As Kori Schake has argued, Germany offers a clear example of this dynamic. Germany is pushing Nord Stream 2 and struggling to break away from lignite in the face of domestic politics, but these positions conflict with the ambitions of the Biden government. When it comes to defending democracy, the NSS also ignores how domestic constituencies might disagree on the importance of democracy – or even vote for authoritarianists. Remember that even the most impotent allies during the Cold War successfully transferred their own agendas to the patrons of the superpowers.
For some states, the rhetoric that “America is back” and alliance rebuilding is potentially worrying because America has never been absent. Allies are not monolithic. For some allies, the Trump administration monitored improving or deepening relationships – in fact, “Allies and Partners” were a key pillar of the 2018 National Defense Strategy Summary. The Quad in particular, returned during President Donald Trump’s tenure. Likewise, Eastern European NATO members have received commitments from the United States under Trump. For allies like Poland, the Biden NSS’s promise to revive alliances could be interpreted as an intent to restore those states to tier two ally status and sacrifice their interests in order to revive relationships with traditional U.S. allies.
Finally, the NSS’s failure to discuss alliance management could hamper efforts to restore confidence in reliable US leadership. In Trump’s entourage, reassuring allies will be more expensive than ever as foreign governments worry about election results in 2024 or beyond. The United States will likely need to make deeper enclosures, send more costly signals, and put in tighter institutional restrictions to reassure partners that they are unlikely to keep their promises under any future administration. All of this requires managing the complex web of interests of the US and its allies.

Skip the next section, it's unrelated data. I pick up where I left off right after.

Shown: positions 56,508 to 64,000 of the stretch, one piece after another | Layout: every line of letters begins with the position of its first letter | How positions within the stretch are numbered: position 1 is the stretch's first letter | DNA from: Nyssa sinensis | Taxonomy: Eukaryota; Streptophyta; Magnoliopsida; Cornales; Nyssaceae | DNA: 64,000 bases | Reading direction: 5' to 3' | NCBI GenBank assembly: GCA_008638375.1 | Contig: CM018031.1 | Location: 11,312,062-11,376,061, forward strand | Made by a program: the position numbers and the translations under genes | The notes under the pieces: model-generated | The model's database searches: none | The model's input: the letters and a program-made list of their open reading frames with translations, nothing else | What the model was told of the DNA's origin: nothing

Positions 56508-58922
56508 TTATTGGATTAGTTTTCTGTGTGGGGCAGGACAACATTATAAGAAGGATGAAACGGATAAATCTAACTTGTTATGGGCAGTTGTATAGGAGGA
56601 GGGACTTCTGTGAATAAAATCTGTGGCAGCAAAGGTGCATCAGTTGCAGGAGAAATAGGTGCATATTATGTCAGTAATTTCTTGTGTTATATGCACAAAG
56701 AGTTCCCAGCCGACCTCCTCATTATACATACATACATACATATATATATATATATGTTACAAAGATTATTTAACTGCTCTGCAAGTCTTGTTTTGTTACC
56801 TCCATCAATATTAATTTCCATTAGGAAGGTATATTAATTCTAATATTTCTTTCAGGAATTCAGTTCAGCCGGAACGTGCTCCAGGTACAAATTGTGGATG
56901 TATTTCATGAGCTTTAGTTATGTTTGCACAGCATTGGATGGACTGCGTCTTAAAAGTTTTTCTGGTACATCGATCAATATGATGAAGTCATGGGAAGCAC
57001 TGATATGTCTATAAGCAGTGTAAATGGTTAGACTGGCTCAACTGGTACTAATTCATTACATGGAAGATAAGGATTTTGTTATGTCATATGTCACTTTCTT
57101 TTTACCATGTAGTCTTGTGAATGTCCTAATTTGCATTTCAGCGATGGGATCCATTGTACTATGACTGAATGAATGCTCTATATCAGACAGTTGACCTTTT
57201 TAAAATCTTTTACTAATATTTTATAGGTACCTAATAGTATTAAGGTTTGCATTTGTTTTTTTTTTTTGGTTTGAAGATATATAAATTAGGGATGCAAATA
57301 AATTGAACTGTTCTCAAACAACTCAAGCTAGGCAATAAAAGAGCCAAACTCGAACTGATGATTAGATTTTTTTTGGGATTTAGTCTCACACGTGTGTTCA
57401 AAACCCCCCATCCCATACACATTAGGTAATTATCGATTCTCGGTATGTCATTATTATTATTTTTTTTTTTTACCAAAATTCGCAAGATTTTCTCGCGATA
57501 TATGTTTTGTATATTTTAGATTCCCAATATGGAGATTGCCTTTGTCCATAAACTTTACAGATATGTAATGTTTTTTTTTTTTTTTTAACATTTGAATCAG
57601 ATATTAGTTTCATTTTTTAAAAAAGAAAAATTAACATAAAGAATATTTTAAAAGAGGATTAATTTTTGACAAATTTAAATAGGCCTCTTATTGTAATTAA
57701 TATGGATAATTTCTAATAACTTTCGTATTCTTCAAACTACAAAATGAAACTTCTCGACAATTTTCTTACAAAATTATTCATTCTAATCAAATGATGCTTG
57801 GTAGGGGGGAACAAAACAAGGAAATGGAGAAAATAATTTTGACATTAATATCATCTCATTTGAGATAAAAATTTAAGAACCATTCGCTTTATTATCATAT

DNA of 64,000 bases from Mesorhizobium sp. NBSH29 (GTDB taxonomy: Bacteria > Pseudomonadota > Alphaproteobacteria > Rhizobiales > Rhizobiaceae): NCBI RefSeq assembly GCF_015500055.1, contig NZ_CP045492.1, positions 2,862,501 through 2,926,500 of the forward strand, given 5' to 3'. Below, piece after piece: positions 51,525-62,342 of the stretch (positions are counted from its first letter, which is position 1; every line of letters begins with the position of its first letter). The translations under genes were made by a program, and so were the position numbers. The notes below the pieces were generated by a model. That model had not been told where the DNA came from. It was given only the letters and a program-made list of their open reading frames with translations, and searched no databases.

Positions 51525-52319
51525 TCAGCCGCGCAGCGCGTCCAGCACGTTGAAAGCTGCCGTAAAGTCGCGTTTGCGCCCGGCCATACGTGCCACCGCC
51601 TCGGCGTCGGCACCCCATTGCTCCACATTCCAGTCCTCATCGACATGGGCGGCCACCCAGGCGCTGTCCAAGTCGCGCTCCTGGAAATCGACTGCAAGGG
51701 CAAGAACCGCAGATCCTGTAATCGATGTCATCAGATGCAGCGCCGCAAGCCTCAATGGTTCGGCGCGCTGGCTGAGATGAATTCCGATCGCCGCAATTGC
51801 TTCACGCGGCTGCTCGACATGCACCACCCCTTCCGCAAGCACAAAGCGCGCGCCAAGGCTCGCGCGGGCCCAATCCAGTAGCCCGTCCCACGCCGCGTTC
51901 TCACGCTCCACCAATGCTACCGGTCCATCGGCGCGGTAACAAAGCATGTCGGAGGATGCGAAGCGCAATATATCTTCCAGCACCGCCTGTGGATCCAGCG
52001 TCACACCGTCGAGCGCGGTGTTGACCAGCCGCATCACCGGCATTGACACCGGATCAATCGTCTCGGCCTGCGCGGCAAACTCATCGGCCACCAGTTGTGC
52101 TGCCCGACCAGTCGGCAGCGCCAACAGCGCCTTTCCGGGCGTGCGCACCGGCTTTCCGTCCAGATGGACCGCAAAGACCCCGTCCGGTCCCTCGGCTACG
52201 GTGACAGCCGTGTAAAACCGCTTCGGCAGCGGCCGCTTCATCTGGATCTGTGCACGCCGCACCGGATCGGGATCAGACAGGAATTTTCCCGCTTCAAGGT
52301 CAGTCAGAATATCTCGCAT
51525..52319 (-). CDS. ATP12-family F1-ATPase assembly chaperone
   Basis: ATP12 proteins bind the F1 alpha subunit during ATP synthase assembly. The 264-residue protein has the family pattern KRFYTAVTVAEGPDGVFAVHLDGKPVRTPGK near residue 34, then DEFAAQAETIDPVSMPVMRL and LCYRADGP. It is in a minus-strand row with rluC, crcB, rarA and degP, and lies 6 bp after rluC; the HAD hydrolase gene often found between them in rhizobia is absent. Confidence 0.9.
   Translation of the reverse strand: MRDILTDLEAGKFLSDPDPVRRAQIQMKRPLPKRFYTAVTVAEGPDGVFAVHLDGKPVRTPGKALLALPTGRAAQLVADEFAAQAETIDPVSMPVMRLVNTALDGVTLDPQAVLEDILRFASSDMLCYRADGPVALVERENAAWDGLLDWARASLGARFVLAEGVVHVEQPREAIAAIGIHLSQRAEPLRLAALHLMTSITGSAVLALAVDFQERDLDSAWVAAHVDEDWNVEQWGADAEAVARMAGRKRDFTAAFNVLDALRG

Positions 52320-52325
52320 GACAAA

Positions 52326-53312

The Biden administration is staffed with foreign policy professionals who have the experience necessary to form coalitions that advance US interests. Their actions so far show this expertise, but Biden’s foreign policy team must inform the domestic and foreign audiences at every turn that the administration sees alliance management as the core of its strategy. That loophole should also spark wider reckoning in Washington to devote more time and money to understanding the allies on their own terms.
From the public’s point of view, the administration should realistically prioritize partners and issues. Teams on the National Security Council of the White House, the seventh floor of the State Department, and the inner ring of the Pentagon should openly assess which constituencies, parties, or priorities can be sacrificed in order to achieve US key goals. Ideally, administration should have a rational way to approach prioritization, and closing the loophole in alliance administration in the NSS will fuel that conversation.
The forthcoming full NSS should focus on building a coalition rather than conjuring up a coalition. After all, alliance management is the greatest challenge this administration faces when it comes to dealing with the multiple threats to the United States. The interim NSS recognizes that Washington may at times disagree with adversaries – the entire NSS must apply the same logic to allies, admitting that the United States often disagrees with them, too.